Providers Lose DSH GA Day Challenge

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As we reported in a Payment Matters article dated April 18, 2013, in Nazareth Hosp. et al. v. Sebelius (“Nazareth”), the United States District Court for the Eastern District of Pennsylvania overturned CMS’s rejection of Pennsylvania general assistance (GA) days in the Medicare DSH calculation. State plans often reimburse hospitals for GA days and use both state monies and federal financial participation to fund the days. Over the years, when hospitals have sought to include these days in the Medicare DSH calculation, the courts have sided with CMS in ruling that such days are not associated with Medicare recipients and thus are not part of the DSH computation. The District Court in Nazareth, however, took a different position, accepting the hospitals’ argument that CMS could not simultaneously exclude GA days from the Medicaid fraction of the DSH calculation and include days associated with patients enrolled in waiver programs under Section 1115 of the Social Security Act. The hospitals had argued, and the District Court agreed, that Section 1115 waiver programs treat populations that are similar or identical to GA patient populations and that CMS’s distinction between the two types of patient population days was impermissible under both the Administrative Procedure Act (APA) and the Equal Protection clause of the Constitution.

In a decision filed on April 2, 2014 [PDF], the United States Court of Appeals for the Third Circuit reversed the District Court’s ruling. The Court of Appeals concluded that the Secretary had set forth multiple, rational bases upon which to distinguish patient days covered under Pennsylvania’s GA program from days covered under a Section 1115 waiver project. The Court of Appeals accepted the Secretary’s argument that the very purpose of Section 1115 waiver projects – which is to advance the objectives of the Medicaid program – distinguishes such projects from Pennsylvania’s GA plan. Indeed, noted the court, a Section 1115 waiver project can be vacated if a court finds that the Secretary could not have rationally found that the program would likely advance Medicaid objectives. By contrast, the Pennsylvania GA plan constitutes a permanent state medical assistance program that requires no federal judgment that the plan is likely to assist in promoting the goals of Medicaid. In sum, the Secretary must find that an 1115 waiver project is likely to assist in promoting the objectives of Medicaid, but she is not required to make any such finding with regard to a state’s GA plan.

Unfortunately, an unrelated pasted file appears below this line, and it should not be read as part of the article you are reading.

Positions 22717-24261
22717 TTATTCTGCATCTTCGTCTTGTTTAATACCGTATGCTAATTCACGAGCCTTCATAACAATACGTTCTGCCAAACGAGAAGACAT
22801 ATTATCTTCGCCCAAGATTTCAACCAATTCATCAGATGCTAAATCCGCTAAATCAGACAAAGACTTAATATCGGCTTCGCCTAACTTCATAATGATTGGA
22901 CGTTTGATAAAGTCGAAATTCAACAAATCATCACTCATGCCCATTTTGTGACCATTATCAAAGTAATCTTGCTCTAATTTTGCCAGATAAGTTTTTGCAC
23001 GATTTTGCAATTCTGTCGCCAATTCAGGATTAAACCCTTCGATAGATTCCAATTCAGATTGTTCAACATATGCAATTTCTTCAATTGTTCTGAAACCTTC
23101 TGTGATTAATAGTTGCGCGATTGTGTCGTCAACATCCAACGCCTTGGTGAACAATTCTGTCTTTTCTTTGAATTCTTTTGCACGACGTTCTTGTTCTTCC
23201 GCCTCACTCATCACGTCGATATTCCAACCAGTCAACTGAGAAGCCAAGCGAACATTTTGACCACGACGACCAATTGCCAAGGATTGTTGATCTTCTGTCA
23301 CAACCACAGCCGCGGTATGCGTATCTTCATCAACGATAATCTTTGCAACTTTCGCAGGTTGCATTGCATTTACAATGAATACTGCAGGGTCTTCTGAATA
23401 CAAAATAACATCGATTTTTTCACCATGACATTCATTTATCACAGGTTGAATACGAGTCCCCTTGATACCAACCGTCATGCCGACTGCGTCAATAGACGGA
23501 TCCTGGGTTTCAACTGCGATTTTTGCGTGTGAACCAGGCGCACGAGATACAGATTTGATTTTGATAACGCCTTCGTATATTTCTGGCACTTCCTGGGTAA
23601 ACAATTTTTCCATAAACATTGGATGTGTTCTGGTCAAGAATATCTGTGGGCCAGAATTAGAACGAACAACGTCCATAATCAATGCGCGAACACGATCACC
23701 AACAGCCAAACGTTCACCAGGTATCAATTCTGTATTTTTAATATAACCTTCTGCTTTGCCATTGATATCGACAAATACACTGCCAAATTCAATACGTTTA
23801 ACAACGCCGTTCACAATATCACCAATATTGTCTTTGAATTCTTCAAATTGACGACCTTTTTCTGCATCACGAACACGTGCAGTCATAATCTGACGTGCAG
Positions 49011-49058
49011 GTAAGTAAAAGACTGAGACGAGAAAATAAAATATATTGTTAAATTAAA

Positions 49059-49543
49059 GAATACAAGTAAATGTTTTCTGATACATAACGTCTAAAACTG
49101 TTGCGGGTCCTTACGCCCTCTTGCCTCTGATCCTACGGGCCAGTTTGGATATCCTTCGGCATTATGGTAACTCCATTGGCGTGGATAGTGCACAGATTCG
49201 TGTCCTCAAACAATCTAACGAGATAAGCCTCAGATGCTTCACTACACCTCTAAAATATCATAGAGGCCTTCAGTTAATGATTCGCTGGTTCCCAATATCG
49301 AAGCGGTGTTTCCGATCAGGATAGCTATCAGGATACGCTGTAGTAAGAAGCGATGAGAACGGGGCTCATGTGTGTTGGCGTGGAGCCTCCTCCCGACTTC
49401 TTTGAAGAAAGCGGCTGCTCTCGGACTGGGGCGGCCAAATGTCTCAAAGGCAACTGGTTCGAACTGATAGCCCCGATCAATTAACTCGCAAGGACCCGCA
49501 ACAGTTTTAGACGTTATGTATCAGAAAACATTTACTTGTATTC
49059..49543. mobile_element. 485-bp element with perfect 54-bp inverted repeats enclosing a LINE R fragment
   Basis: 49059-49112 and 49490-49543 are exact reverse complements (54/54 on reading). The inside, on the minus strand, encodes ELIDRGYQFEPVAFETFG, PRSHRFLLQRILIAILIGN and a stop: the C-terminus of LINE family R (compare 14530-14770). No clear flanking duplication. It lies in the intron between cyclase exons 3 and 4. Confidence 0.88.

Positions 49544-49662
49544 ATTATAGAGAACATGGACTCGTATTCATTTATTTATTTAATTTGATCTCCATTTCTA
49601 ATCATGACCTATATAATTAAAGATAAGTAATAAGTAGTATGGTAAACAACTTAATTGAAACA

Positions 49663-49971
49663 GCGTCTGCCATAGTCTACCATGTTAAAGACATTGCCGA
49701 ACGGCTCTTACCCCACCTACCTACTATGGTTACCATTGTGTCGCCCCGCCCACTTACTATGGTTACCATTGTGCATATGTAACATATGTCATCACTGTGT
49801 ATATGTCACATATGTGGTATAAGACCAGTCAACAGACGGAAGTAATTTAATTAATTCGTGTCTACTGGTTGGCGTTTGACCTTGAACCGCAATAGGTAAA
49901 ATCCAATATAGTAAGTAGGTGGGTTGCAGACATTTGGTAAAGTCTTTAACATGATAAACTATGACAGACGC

Additionally, the court noted, the degree of federal control over Section 1115 waivers distinguishes such waivers from Pennsylvania’s GA plan. The Secretary has significant authority to determine the precise scope of an 1115 waiver project, the Medicaid requirements that will be waived, and how long the waiver will last, among other matters. The Secretary, by contrast, has no analogous authority to alter the scope of a state GA plan. These distinctions, the court concluded, establish a rational basis for the Secretary to treat the GA patient days differently from days covered under a Section 1115 waiver project. Observing that a court is not to substitute its judgment for that of the agency if the agency’s rationale may reasonably be discerned, the court ruled that the challenged regulation must stand.

Ober|Kaler's Comments

As noted, providers have long been challenging the Secretary’s decision not to include GA days in the Medicare DSH calculation. Those challenges, however, had been repeatedly rejected, including in an earlier decision by the United States Court of Appeals Third Circuit. The Nazareth District Court opinion gave providers hope that the GA days issue could yet be salvaged. Unfortunately, the Third Circuit’s Nazareth ruling throws water on those hopes.

 

Topics:  DSH, Healthcare, Hospitals, Medicare

Published In: Health Updates

DISCLAIMER: Because of the generality of this update, the information provided herein may not be applicable in all situations and should not be acted upon without specific legal advice based on particular situations.

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